Bowman, 45, who was a middle school principal in the Bronx before he ran for office, has been consistent in his position that protecting Israeli lives does not conflict with his support for Palestinian rights.
“I do not support the BDS movement,” he said in May. “I do not support the eradication of Israel. Israel has the right to exist, it has a right to its homeland, it has a right to self determination.”
Bowman has met multiple times with Jewish groups in his district.
But he has also been taken to task for criticizing Israel. Earlier this year, for example, he blasted Israel for not offering to distribute coronavirus vaccines to Palestinians living in the West Bank and Gaza, a statement he later retracted.
He has also inflamed Israel supporters as one of 18 Democratic House members to co-sponsor a bill that prohibits Israel from using U.S. aid to detain Palestinian children by Israeli security forces in the Palestinian territories and for unilateral annexation of parts of the West Bank. And last month, he opposed the House leadership’s inclusion of additional funding for the Iron Dome in the stopgap spending bill. He then voted in favor of the funding in a stand-alone bill.
In a recent interview on the Mehdi Hasan Show on MSNBC, Bowman defended his support for Iron Dome funding, saying it is important to many of his constituents.
“Voting in favor of the Iron Dome defense system is not going stop me from speaking out about Palestinian rights, and for Palestinian rights, and for Palestinian humanity,” he said. “There’s inhumane treatment happening towards the Palestinians. That is a fact and that is something that we have to deal with in order to ensure the self-determination of Palestinians, and the safety and security of the people of Israel going forward.”
A political price?
Bowman’s tack on Israel may not hurt him politically, say some who know his constituency.
The area he represents in the Bronx is “not a DSA district,” said Stu Loeser, a political consultant and a resident of Riverdale. He noted that DSA and far-left candidates lost in New York City Council races this year despite having three center-left candidates dividing the vote.
“And while AIPAC can fill the largest shul in the neighborhood on a Shabbat afternoon for a talk with Congressman Richie Torres — as they did recently — most Democratic primary voters in Riverdale appreciate that [Bowman] went to the region to see things for himself and don’t care much if at all that he went with J-Street,” Loeser said, noting that J-Street’s position on Israel is to the left of some of Bowman’s constituents.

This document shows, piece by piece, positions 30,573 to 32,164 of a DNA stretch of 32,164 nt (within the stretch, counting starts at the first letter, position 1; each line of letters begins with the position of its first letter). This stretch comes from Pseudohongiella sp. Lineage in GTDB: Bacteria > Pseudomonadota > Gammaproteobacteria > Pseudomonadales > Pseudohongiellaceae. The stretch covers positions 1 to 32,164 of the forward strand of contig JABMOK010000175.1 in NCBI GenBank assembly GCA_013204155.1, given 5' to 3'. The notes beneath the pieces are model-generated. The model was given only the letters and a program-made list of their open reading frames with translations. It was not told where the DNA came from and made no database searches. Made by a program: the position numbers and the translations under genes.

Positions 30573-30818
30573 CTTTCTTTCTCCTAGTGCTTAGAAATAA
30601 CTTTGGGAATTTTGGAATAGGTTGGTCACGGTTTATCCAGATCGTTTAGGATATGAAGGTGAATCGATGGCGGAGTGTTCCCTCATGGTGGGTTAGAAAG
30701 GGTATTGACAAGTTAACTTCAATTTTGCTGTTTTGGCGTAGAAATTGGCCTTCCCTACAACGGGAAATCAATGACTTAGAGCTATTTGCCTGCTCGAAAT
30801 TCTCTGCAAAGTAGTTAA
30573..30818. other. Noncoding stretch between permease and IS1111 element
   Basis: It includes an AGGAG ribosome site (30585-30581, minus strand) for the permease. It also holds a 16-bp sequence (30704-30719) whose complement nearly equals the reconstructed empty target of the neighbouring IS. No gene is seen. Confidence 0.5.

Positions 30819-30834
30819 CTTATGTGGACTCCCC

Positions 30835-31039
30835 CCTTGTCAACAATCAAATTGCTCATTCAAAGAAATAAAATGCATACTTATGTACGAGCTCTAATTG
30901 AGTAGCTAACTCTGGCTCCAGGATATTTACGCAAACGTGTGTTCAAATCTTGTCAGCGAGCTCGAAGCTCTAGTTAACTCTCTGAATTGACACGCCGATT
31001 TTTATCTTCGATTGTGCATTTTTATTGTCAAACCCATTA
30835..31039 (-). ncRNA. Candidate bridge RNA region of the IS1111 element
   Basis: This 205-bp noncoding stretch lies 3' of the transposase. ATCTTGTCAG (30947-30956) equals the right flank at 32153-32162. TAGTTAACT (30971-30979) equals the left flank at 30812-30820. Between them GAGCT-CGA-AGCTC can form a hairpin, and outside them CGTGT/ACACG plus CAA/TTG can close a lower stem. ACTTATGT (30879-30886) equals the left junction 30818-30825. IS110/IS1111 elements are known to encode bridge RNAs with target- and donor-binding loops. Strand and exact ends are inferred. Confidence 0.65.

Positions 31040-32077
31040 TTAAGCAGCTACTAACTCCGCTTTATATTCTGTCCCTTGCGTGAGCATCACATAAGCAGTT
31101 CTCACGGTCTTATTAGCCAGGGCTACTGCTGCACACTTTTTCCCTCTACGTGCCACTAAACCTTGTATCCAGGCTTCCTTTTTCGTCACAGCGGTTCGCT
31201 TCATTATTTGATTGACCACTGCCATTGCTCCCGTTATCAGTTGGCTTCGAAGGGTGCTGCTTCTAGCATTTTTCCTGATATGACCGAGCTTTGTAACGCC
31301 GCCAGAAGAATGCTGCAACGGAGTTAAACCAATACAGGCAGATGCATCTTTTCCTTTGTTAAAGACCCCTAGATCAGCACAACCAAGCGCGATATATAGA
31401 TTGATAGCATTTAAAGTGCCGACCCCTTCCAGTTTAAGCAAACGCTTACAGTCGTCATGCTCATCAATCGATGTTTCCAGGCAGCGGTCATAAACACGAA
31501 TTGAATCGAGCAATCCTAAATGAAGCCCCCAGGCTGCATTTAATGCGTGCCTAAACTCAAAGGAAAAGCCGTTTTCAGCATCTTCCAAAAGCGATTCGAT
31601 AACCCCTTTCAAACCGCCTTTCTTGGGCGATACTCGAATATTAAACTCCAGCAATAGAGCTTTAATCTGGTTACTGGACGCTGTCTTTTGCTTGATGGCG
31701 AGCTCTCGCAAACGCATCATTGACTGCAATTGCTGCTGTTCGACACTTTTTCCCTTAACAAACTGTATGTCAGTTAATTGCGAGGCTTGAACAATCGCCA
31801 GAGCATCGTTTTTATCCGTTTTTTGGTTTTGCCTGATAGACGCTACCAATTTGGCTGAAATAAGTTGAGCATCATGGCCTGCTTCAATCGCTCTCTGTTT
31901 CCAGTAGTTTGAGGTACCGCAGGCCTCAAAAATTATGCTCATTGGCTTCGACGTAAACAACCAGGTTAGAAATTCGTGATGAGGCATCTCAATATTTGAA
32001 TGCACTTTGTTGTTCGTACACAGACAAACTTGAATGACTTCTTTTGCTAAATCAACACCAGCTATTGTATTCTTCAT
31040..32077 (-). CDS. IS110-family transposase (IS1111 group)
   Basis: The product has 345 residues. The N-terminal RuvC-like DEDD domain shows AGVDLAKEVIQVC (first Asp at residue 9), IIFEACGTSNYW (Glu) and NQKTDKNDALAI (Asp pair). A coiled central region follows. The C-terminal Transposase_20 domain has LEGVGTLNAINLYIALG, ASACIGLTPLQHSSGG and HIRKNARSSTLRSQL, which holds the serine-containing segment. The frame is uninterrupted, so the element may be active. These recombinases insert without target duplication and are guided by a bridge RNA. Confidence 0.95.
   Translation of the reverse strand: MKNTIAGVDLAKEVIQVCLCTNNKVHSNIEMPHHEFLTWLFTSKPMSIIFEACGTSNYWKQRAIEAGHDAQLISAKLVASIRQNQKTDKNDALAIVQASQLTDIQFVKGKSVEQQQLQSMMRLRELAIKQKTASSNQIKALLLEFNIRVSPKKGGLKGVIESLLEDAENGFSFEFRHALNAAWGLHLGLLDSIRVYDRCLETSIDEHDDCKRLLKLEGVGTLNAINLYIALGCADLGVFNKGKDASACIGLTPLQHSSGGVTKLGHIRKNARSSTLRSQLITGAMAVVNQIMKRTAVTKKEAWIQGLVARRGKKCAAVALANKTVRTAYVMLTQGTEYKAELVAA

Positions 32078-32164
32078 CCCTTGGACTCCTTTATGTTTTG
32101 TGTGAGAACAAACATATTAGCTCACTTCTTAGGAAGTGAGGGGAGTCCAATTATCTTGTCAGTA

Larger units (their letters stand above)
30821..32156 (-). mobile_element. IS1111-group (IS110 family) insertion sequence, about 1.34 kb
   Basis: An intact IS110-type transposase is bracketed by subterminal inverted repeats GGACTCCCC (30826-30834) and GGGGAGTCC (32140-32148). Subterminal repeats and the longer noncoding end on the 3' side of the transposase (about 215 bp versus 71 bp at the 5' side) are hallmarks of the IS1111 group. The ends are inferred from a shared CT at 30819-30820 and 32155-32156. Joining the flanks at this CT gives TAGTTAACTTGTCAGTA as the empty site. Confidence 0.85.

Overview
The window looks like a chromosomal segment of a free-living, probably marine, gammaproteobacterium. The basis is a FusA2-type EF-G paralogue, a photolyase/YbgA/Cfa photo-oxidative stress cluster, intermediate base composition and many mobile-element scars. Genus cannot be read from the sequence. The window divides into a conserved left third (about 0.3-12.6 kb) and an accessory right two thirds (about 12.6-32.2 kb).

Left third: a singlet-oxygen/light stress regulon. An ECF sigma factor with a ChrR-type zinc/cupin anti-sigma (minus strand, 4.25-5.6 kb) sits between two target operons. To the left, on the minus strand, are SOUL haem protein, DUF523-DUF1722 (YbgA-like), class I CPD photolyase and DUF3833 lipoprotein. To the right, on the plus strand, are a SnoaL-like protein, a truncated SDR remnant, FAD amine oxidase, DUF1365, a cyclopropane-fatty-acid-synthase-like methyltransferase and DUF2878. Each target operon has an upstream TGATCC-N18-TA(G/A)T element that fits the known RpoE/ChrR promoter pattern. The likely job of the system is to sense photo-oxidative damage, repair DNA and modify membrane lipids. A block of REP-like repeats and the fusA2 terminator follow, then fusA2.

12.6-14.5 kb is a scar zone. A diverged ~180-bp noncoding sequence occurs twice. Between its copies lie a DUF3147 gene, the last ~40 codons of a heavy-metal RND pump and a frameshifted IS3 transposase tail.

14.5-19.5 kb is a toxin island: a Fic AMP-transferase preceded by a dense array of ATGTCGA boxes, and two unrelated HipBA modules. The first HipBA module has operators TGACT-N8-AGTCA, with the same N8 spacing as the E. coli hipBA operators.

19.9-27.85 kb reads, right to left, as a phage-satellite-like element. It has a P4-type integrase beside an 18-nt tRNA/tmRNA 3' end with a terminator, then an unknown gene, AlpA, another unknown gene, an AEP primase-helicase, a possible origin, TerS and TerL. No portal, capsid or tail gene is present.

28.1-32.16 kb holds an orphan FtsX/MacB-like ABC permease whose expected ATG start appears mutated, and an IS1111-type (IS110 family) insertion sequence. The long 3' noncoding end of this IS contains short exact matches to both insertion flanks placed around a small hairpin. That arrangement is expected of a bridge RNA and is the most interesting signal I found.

And the DSA is far from united in its opposition to Bowman’s Israel trip. A petition circulating among members is calling out those seeking to punish Bowman, despite their disagreement with some of his positions on Israel.
“Expelling Bowman could send a strong signal about our position on BDS, but it will not provide any material aid to the Palestinian cause,” the letter reads.
“Left anti-Zionist organizations in the U.S. and Palestine have not asked DSA to sever our relationship with Bowman, and many are continuing to work with Congressman Bowman to move him towards a more just position,” the petition continues. “Members should understand that this action would not necessarily be embraced by those leading the work as productive or strategic.”
But others warn that Bowman’s middle-of-the-road approach to Israel will cost him.
Jessica Haller, a former council candidate, said Bowman is trying to please everyone on Israel, and winds up contradicting himself.
“He is walking down the middle and it is both getting hotter and colder,” she said. “He is saying we need the Iron Dome, and yet in the same breath, he is clearly aligning himself with the Squad.”
Bowman said earlier this year that he’s engaged with “the robust and diverse Jewish community within the district” about his actions. But Haller questioned whether those meetings are satisfying anyone.
“He is walking straight into the fire” and has frustrated even Jewish progressives who voted for him, she said.
This post was updated